Rabbi Feingold's D'var Torah

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The word “toldot” means “generations,” but also often means “family history.” In Torah portion Toldot, we learn the family history of Isaac and Rebekah’s children, the twins Esau and Jacob. By the end of the parasha, they have gone in separate directions, Esau living in Canaan and Jacob heading to the ancestral homeland, Padan Aram, where he ends up settling for 20 years. The story of our people throughout history is one of pulling up stakes and moving to a new place, by choice or by force. This weekend of Toldot at Beth Hillel we will have two special events related to this theme: On Friday night, we will listen to a program about immigrants who wish to make a new life in the United States, only to be confronted with challenges at the U.S./Mexico border. On Saturday, we will have a cross-continent conversation with our “twin” congregation in Tivon, Israel, and we will share about our own family histories that have brought us to the places we now reside. Join us!

Each week our Bar/Bat Mitzvah students study one verse from the week’s parasha in Hebrew class.  In this week’s lesson, they read about the death of Sarah (Gen 23:2) and then looked at some laws about death and burial.  A passage from the Shulchan Arukh code of law is presented:  “A dying person should not be left alone because… a person learns something important from witnessing a death.” (Yoreh Deah 339.4)  It is not always possible to be at the bedside of a loved one when s/he dies, but when it happens, it is unquestionably a profound honor from which we learn and grow.  It is a moment of sadness and loss, and yet it is deep and meaningful to help to usher another soul from this world into the world beyond.   About a month ago, many of our members had the opportunity to be with our dear friend, Marge Block, in her final hours.  We thought we were coming to a birthday party, and unexpectedly ended up at her death bed.  What a mitzvah it was for so many to observe the Jewish custom mentioned above.  The “something important” that each of us learned that day may be very personal, but Marge and her family learned how much we all cared.  May her memory always be a blessing in the Beth Hillel community.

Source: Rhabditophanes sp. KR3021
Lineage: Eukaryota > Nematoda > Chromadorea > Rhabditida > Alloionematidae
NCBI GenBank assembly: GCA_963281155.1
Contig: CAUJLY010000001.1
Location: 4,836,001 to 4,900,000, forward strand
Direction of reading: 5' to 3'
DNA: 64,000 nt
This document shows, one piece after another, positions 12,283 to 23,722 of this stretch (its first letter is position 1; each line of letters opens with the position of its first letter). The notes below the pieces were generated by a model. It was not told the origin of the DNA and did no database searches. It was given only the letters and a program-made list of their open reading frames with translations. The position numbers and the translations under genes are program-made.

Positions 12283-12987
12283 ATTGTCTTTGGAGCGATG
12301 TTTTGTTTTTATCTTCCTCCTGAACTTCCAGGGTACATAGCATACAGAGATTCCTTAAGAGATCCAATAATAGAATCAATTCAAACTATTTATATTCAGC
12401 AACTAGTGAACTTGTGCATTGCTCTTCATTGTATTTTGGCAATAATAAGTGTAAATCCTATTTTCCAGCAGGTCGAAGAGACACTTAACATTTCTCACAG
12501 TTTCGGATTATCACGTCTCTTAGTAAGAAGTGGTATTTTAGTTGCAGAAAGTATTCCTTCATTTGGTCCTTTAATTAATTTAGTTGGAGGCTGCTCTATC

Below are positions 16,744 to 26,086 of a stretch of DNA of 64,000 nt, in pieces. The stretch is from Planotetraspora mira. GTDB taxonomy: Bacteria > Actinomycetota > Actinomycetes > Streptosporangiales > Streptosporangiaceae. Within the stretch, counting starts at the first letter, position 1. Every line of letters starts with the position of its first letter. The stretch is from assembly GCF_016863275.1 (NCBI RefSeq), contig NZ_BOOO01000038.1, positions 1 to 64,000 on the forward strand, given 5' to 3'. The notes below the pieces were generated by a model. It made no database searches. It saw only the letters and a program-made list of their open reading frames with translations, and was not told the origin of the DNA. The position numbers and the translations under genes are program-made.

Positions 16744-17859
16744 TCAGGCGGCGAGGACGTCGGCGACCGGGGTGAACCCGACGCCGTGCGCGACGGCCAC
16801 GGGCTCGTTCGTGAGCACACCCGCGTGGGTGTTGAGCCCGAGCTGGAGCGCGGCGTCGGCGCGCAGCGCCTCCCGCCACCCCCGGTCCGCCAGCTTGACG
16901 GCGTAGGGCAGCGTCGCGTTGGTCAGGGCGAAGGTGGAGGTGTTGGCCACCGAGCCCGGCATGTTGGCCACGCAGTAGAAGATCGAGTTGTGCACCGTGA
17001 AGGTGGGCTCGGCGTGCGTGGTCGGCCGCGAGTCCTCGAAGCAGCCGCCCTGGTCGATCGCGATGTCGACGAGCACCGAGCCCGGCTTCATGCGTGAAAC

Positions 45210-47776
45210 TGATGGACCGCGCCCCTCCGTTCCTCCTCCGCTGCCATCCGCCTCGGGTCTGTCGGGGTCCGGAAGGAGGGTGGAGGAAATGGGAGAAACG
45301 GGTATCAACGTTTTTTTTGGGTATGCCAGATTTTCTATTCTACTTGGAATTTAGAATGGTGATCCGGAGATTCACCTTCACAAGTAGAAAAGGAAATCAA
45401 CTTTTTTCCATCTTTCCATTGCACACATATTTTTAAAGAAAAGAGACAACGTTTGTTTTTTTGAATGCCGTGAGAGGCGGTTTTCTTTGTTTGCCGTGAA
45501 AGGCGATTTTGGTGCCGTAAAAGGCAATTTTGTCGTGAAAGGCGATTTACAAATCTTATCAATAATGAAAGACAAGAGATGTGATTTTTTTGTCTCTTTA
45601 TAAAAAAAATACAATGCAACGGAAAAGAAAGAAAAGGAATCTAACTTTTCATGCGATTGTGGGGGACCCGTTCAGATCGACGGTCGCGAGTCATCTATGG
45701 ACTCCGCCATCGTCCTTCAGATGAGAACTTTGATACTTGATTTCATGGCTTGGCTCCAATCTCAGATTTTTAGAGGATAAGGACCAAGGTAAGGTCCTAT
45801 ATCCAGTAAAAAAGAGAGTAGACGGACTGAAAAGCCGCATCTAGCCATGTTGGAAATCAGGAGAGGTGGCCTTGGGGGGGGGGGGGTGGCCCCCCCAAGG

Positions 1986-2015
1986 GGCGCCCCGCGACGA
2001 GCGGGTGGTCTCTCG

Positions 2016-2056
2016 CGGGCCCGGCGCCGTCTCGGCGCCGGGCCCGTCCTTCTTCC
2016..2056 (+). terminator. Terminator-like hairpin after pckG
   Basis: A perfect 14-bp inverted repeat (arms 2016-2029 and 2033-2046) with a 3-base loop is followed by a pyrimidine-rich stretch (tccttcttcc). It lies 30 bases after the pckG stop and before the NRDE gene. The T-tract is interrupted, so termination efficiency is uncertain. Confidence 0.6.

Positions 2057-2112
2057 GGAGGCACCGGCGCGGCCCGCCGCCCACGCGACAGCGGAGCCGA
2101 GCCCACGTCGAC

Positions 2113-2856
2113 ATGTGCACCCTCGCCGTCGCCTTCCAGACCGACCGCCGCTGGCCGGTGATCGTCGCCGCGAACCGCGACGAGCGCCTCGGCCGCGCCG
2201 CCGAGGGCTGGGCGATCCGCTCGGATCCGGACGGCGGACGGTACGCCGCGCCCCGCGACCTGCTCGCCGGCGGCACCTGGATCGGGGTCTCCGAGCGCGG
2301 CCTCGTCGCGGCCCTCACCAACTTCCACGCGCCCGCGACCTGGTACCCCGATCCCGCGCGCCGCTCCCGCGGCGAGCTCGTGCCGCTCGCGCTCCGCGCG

“You go, guy!”  is my current preferred translation for the name of this week’s parasha, Lech L’cha.  “Lech” from the root meaning “to go” and “l’cha,” which means “to yourself” or “for yourself” combines a bit awkwardly in English, but this common contemporary idiom (usually stated in the feminine- “You go, girl!”) seems to be a good fit.  The words are spoken by God to Abram (later renamed Abraham), indicating that God is sending Abram on a great adventure, spiritual and physical, to leave home for an unknown land and to found a great nation based on a new idea:  Monotheism, belief in one God.  In the same way that “You go, girl!” is both a command and a phrase of encouragement, God’s “Lech l’cha” to Abram is stated with authority, promise, love and conviction that Abram is the right person for this special mission.  Because Abram accepted this challenge, we all are Jews to this day.

November FOOD OF THE MONTH: Canned Tomatoes 

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This Week at BHT

23 Nov 2017
12:00AM
Thanksgiving Office Closed
24 Nov 2017
05:45PM -
Shabbat
27 Nov 2017
07:00PM -
Canceled-Book Club
28 Nov 2017
04:00PM -
Shalom Center Soup Kitchen
29 Nov 2017
05:30PM -
Adult Hebrew Beginner Class
29 Nov 2017
06:30PM -
Adult Hebrew Continuing Class
01 Dec 2017
05:45PM -
Family Kabbalat Shabbat | BD Blessing | Home | Gershtenson
02 Dec 2017
09:15AM - 10:15AM
Torah Study
02 Dec 2017
10:30AM -
Learner's Minyan | Kitah Hey on the Bima
03 Dec 2017
09:30AM - 10:45AM
Introduction to Judaism
03 Dec 2017
09:30AM - 11:30AM
Great Decisions
03 Dec 2017
10:30AM - 12:00AM
Construction Has Begun | Let's Celebrate | Lox and Bagels Brunch
05 Dec 2017
06:00PM -
Ritual Committee Meeting
06 Dec 2017
05:30PM -
Adult Hebrew Beginner Class
06 Dec 2017
06:30PM -
Adult Hebrew Continuing Class